An opportunity from within
Promoting people from within an organization is not an unusual practice; moving them up a preconceived ladder. But think of the impact it could have on this organization if a qualified employee were to be strategically promoted to an unconventional position.
Within a Culture of Experts, companies can identify potential Unconventional Experts who work within position type 1 roles and promote them into position type 4 roles. They can also modify positions to fit the individuals who fill them. Another strategy might be to purposely hire potential Unconventional Experts and use position type 1 as a starting point for their development. In an upcoming module, we will look at mentor/protege structures, which will build on these strategies.
The ideal unconventional career
Traditional institution-guided career paths make sense. There are hundreds of years of knowledge behind our institutions. When mechanical engineers calculates Newton’s Law, they stand on the shoulders of past Unconventional Experts to improve current technology. Mechanical engineers who push beyond the limits of their institutions will find invention and be the Unconventional Experts of today.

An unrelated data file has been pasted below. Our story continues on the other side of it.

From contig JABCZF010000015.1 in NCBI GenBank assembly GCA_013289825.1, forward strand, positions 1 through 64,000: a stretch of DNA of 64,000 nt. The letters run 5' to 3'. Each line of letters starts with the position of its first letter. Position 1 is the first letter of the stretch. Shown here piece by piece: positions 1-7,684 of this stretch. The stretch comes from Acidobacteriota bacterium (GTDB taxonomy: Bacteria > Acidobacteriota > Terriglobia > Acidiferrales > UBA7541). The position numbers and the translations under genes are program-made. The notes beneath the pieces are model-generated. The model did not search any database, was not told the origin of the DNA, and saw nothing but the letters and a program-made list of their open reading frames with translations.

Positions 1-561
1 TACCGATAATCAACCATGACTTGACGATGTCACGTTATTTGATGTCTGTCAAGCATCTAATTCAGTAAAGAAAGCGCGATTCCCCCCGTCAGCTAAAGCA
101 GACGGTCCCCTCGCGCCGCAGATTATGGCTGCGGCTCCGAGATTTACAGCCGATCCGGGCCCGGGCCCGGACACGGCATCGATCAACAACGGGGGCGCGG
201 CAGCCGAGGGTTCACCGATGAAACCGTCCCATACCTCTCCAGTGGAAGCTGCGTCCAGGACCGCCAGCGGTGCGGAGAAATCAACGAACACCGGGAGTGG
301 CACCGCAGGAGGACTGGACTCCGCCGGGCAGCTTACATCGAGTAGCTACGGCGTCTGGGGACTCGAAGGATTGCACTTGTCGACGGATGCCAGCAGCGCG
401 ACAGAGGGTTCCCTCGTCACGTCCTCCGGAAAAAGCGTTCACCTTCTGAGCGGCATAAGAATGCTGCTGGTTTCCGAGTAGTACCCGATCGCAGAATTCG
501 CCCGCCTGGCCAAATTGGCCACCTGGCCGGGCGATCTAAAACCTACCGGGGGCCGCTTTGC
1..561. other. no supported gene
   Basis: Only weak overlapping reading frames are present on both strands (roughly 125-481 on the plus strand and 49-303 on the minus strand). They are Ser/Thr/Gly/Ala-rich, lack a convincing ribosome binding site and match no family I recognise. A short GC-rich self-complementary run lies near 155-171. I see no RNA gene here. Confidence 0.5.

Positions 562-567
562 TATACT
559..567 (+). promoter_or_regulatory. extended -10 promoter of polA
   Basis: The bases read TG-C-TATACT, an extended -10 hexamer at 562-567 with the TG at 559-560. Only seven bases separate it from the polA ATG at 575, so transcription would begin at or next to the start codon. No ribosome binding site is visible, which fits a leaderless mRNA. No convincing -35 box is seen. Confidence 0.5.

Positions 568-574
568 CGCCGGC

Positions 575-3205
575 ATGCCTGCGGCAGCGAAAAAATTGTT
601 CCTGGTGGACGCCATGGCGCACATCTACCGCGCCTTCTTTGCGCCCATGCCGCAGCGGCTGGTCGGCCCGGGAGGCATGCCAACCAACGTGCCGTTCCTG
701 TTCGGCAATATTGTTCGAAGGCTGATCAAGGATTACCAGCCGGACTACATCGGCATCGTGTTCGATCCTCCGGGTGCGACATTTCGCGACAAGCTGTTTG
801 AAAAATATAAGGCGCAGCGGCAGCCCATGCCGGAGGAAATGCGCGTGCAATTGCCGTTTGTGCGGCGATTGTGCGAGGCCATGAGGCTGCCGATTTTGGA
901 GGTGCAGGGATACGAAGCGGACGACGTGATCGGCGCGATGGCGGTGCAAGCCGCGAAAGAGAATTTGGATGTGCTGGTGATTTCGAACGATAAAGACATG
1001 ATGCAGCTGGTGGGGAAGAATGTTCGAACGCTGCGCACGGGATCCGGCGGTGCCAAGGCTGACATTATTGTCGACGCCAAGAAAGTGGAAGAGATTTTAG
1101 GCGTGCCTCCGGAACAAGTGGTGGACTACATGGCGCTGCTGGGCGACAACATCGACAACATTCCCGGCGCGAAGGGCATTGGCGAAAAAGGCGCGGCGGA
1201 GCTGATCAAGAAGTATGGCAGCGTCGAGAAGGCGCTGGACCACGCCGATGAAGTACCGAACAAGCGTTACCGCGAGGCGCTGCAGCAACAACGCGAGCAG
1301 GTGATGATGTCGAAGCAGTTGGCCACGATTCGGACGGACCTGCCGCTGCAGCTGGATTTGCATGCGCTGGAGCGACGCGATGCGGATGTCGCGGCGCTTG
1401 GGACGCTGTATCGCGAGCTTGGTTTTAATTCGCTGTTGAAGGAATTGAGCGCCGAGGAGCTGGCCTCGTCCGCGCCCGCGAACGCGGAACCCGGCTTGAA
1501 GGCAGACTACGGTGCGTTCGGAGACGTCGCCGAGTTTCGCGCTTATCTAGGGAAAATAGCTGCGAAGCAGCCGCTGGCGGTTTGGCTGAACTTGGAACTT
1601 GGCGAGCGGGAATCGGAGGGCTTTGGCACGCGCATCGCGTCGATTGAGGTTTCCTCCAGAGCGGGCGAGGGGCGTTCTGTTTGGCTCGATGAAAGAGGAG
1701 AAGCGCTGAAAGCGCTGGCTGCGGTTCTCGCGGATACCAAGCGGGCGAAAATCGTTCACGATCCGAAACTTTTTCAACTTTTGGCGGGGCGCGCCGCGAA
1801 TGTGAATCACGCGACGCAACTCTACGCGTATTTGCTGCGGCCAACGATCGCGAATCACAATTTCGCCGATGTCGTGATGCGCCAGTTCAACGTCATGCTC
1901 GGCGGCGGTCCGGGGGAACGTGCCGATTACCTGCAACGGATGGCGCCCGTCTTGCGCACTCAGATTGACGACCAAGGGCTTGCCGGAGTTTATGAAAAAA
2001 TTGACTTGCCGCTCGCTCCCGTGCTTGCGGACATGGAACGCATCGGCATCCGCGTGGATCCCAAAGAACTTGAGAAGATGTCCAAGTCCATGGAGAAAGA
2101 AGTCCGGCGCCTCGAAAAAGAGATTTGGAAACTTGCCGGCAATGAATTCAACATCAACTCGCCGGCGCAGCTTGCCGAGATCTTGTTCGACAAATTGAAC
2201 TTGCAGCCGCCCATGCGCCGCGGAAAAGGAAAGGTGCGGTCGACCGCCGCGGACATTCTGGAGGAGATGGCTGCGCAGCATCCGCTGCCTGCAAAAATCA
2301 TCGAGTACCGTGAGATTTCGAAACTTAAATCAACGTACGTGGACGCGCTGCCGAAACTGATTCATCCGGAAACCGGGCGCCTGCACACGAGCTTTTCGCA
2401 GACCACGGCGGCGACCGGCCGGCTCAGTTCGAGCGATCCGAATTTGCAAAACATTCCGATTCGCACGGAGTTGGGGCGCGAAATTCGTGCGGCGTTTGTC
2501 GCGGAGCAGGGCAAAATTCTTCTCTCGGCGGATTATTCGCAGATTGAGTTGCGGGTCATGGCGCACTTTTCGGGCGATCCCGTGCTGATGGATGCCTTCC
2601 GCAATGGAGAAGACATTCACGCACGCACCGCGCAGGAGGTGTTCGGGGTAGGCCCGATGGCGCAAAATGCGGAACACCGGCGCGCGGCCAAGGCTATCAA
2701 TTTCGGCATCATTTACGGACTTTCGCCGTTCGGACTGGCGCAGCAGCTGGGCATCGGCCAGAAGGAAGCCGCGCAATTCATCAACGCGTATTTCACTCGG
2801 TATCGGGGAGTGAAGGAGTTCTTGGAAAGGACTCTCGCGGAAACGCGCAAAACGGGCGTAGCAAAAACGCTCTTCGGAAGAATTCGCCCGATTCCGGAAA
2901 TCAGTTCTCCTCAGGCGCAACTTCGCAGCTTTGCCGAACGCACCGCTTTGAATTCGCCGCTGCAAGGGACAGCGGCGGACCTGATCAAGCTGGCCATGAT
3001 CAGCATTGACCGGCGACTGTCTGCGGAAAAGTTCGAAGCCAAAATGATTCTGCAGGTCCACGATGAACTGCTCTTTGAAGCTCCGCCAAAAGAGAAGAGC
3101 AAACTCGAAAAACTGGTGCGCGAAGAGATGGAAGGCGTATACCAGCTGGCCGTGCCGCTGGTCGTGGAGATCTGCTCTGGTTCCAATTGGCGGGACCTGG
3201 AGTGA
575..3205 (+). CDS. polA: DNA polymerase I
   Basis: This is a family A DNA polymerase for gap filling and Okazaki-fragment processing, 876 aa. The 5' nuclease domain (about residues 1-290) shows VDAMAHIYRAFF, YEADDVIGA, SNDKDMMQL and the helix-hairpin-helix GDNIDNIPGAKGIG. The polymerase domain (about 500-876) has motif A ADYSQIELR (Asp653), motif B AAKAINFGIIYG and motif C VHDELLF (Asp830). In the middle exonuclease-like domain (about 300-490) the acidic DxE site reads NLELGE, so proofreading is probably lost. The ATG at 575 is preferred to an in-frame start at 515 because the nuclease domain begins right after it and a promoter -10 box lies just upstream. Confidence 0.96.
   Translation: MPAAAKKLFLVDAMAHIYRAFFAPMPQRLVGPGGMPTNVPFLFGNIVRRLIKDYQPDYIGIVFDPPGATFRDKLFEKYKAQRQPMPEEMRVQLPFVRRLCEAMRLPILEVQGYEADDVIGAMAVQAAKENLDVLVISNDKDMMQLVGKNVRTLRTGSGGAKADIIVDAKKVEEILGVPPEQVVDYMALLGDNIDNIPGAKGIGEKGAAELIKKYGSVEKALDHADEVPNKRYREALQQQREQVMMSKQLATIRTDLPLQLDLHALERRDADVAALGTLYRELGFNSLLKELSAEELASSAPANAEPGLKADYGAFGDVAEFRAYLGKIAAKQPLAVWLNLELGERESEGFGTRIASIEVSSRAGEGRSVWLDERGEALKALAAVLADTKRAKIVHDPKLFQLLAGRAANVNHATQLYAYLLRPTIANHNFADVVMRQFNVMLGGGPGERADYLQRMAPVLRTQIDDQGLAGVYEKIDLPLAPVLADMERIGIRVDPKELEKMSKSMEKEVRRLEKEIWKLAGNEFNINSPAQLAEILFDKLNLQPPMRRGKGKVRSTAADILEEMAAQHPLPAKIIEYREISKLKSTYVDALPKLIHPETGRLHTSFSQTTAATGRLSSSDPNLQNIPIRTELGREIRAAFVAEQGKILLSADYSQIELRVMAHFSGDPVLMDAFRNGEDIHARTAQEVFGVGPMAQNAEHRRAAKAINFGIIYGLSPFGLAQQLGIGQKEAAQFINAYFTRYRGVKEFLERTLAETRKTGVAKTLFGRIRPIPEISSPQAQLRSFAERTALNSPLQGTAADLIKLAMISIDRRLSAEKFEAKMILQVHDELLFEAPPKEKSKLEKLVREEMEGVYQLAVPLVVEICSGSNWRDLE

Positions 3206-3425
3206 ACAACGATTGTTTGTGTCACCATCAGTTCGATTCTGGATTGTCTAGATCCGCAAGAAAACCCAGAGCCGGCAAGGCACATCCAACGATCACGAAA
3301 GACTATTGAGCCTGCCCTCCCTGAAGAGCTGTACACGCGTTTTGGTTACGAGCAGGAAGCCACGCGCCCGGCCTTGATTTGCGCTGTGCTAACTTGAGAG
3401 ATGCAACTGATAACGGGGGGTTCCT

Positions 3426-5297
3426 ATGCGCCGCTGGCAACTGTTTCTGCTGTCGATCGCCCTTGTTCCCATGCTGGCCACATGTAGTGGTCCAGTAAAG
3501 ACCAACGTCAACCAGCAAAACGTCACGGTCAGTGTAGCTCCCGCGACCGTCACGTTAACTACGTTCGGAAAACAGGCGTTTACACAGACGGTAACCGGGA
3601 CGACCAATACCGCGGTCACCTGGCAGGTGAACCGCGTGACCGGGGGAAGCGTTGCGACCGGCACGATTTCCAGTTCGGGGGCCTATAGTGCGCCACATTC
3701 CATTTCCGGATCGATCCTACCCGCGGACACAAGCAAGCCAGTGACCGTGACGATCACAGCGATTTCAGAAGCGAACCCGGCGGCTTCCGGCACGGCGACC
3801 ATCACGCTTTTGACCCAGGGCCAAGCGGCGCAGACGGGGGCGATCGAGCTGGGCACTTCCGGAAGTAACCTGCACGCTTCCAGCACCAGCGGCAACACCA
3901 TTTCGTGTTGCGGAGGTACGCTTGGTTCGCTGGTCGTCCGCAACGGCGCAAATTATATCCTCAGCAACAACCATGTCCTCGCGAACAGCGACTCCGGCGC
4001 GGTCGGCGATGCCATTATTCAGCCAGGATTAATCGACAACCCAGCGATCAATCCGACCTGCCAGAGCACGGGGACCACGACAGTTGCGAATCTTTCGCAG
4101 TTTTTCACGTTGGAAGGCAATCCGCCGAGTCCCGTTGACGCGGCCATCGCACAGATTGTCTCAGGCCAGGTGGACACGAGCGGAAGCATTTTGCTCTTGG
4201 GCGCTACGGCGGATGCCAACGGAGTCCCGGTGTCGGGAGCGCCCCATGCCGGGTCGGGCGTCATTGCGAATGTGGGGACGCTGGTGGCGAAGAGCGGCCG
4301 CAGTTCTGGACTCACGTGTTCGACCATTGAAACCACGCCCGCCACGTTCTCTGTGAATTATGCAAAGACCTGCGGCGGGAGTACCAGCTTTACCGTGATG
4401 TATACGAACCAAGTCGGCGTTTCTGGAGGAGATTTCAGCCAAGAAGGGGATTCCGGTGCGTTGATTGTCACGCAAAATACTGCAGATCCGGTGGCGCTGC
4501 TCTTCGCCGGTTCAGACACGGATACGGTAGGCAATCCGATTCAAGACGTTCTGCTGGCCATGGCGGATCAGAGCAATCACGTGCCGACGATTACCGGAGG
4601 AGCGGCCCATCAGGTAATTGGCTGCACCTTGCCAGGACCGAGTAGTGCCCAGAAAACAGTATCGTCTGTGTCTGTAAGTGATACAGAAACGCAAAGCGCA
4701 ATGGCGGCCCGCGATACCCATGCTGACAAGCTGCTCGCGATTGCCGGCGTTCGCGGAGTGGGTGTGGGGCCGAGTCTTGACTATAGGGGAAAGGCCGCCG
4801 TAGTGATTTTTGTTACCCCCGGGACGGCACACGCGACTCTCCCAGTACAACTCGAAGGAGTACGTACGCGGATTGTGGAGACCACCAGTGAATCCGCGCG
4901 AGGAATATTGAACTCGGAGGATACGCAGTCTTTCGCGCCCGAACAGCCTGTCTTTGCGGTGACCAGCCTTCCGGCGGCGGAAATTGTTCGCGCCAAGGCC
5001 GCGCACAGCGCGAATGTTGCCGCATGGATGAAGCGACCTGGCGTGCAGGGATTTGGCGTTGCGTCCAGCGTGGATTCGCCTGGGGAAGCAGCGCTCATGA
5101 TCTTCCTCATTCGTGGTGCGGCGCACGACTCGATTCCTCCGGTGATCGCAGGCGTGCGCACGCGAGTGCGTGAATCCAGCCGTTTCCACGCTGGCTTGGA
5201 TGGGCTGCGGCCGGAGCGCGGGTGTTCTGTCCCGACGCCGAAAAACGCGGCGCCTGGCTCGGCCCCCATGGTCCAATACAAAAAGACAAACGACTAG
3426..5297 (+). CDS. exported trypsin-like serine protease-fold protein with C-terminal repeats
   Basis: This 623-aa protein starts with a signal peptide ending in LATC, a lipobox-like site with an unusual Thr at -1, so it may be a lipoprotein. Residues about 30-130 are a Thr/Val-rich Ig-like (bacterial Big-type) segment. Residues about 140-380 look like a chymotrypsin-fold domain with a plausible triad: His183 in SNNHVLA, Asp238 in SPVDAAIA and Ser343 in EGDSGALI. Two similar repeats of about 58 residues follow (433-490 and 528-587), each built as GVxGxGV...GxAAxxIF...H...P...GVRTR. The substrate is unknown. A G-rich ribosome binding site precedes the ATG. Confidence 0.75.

The computer industry is filled with examples of pioneering Unconventional Experts who dropped out of college to write software. At the time, there was no guiding institution for the computer industry, as the cart cannot come before the horse. Cutting edge technology will always be one step ahead of educational systems, however, it is important to embrace traditional institution-guided paths, when they are there to follow.
Corporate Culture Assessment Questions
This program includes a corporate culture assessment. This assessment allows company leadership and HR professionals to rate their own corporate culture to see if it currently reflects a Culture of Experts. Most of the modules have these questions in blue boxes at the bottom of the page, like the one below. Module #11 puts all of these boxes together in one place, so readers have the option of taking the assessment in module #11 and reverting back to each module for review.